The 19th saw firearms evolve from flintlock muzzle loaders, using patched round ball and black powder, through to bolt action breech loaders with smokeless powders. As firearms development proceeded, so arms and ammunition needed assessing in comparative trials by the military. In the 1860s the National Rifle Association held competitive trials to determine which rifle would be used in the final stage of the Queen’s Prize at their Annual Rifle Meetings on Wimbledon Common. The system used to measure precision of rifled arms at this time was the "Figure of Merit".
During the 1850s and early 1860s there was keen interest in the relative merits of the Enfield and Whitworth rifles, with newspapers reporting on experiments. One such example is that published in The Times of 23 April 1857, an extract of which appears below.
The following diagram from Sir Joseph Whitworth’s ‘Papers on Mechanical Subjects’ compares the Whitworth with the Martini-Henry at 500 yards. Note that the small squares in the diagram equal six inches. So, for the Whitworth with a Figure of Merit of 3.95 inches, the group size is in excess of 12 inches, while for the Martini-Henry with a Figure of Merit of 8 inches the group exceeds 30 inch diameter.
So just what is Figure of Merit? The following explanation is taken from the ‘Report of the Enfield and Whitworth Committee’, published in April 1861.
39. It is necessary here to point out that the following plan has been adopted to determine what is called the figure of merit, or the mean radial distance of shots from centre of group.
40. The horizontal distance of each shot upon the target, from a fixed vertical base, is first found, and a mean horizontal distance obtained.
41. The same process is followed to obtain a mean vertical distance from a fixed horizontal base. The intersection of two lines drawn parallel to, and at distances equal to the horizontal and vertical mean distances from the bases, give what is termed the point of mean impact.
42. The distance of each shot upon the target from this point is noted, and, in the case of those recorded as misses, the distance is taken as equal to one-half the diagonal of the target.
43. The whole of these distances, determined as above, are added together, and divided by the number of shots fired, and the result is termed the figure of merit, or mean radial distance of shots from centre of group.
44. The Committee beg to observe that the results obtained by the above method, when there are any misses, only approximate to the truth, for every miss is assumed to lie at a distance of one-half a diagonal of the target from the point of mean impact. In fact it may happen, in an extreme case, that the best figure of merit is obtained by the gun that has the greatest number of misses, although these misses may be random shots.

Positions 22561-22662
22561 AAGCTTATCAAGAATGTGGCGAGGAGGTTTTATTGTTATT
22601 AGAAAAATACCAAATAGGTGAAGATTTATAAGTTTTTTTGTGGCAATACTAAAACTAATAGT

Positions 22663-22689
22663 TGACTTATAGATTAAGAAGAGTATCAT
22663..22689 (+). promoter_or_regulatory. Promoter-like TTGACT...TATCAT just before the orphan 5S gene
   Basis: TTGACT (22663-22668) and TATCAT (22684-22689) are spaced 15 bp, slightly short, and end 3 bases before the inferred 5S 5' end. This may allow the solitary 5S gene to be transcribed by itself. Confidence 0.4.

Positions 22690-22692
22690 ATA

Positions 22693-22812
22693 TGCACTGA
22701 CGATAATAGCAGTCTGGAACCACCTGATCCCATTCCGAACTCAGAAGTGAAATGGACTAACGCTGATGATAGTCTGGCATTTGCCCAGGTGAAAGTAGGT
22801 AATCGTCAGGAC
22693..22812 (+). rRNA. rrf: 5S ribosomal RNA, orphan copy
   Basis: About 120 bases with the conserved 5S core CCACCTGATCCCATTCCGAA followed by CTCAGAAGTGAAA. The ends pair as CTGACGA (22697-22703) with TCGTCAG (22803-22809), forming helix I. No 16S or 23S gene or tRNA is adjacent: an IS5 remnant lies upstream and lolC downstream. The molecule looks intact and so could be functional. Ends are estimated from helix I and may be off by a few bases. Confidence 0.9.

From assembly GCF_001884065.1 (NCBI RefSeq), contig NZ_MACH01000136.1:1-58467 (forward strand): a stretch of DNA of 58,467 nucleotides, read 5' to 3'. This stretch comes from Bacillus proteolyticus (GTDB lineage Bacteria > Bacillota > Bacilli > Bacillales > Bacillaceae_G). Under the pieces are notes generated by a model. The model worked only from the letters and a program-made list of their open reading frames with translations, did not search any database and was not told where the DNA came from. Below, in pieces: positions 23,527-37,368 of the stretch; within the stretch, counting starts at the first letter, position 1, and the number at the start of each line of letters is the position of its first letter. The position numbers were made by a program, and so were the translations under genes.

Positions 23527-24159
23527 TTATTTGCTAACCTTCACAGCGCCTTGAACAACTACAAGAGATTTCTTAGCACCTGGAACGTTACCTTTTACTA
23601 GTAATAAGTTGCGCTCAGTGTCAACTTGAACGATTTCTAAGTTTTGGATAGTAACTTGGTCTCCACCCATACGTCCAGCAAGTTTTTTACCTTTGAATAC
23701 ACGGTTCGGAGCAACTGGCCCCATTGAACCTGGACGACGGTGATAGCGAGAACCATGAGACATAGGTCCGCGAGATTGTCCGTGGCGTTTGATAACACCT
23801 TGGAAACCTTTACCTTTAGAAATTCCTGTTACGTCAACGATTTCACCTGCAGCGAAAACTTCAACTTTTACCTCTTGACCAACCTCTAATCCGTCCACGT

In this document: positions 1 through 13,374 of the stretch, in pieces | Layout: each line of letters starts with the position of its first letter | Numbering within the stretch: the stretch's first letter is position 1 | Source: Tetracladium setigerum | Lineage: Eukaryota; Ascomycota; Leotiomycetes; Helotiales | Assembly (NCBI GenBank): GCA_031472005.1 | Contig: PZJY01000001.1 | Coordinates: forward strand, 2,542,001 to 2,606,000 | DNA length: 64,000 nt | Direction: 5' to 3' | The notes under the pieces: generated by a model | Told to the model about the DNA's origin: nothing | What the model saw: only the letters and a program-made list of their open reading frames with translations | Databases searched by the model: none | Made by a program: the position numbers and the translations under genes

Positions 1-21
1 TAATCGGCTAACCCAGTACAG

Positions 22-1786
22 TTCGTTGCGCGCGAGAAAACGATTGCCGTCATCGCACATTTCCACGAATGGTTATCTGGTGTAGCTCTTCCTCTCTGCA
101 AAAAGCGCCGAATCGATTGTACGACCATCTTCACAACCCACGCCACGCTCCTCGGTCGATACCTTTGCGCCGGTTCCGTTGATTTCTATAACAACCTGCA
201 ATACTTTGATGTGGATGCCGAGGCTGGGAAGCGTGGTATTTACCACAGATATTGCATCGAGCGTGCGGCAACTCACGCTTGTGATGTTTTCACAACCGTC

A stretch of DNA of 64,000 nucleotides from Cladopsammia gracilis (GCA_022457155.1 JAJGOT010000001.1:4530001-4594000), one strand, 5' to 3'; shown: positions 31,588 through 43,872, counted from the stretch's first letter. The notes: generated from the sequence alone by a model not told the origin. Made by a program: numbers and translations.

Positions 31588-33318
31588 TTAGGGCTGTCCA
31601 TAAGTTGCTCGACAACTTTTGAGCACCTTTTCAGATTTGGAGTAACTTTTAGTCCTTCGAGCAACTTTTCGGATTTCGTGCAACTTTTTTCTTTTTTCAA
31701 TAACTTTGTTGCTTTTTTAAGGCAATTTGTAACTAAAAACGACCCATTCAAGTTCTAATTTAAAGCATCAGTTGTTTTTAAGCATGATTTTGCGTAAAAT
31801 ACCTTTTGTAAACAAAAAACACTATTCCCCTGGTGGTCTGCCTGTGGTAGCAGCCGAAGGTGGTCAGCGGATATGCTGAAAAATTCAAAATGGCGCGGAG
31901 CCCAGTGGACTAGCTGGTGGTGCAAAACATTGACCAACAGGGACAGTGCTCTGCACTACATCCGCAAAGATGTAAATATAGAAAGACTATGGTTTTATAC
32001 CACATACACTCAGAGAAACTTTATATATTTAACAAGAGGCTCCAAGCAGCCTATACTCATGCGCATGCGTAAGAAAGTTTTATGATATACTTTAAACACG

45. Also, that in some cases these results are calculated to give, without an inspection of the target, an erroneous impression as regards the accuracy of shooting. For instance, if the grouping is near one edge, or at one corner of the target, and the misses are close to that edge or corner, one half the diagonal is manifestly too great a distance to be taken for a miss.
46. It is therefore important, in considering the relative qualities of the rifles as regards accuracy of shooting, to note particularly the position of the group, and where those shot which miss the target strike the ground or butt behind the target, with reference to the group.
47. Although the Committee are not aware of any better system than the one they have adopted to calculate the figures of merit, it is obvious from the above remarks that it is open to some objections, unless the target be large enough to receive all the shots fired.
Figure of Merit is then a comparative tool to measure the precision of smallarms or ammunition. Accuracy (hitting what is being aimed at) is a case of calibrating / adjusting the sights.
So, to return to The Times report of 23 April 1857 above - whilst the Whitworth was undoubtedly an accurate rifle for its time, setting standards for other gunmakers to aspire to, contemporary reports can be misunderstood. The published figures for "Figure of Merit" are today from time to time incorrectly cited as group size.
As discussed, the system used to measure precision of rifled arms was the Figure of Merit (FoM); a measure of mean radial distance of shots from the centre of a group. This is not group size. The actual size of the original group cannot be determined from the FoM, however for a 20 shot group multiplying the FoM by about three and half will give an indication of the likely overall size of the group. So, in the 1857 trials the Whitworth was recorded with a FoM of .37 feet (or 4.44 inch) at 500 yards - based on the foregoing this would be a group size in the order of 15.5 inch (roughly 3 minutes of angle). At 1100 yards the FoM of 2.41 feet was recorded - so a group size in the order of 8.5 feet. At 1880 yards the FoM was 11.62 feet, or a group size in the order of 40 feet.
For further discussion of the Whitworth see the Forgotten Weapons video linked below - 'Correction - Whitworth accuracy.'
The diagram below shows a plot for a rifle by Parsons from the NRA competitive trial of small-bore rifles held at the government range, Woolwich, in February 1863. This is fired at 1000 yards from a fixed rest; there were 20 hits with a mean radial deviation of 1.94.
British Muzzle Loaders on their YouTube channel have an excellent video that explains and illustrates the means of determining the figure of merit. As a bonus they have also developed a spreadsheet that will complete the calculations once the shot placement has been measured (paragraphs 40 and 41 above).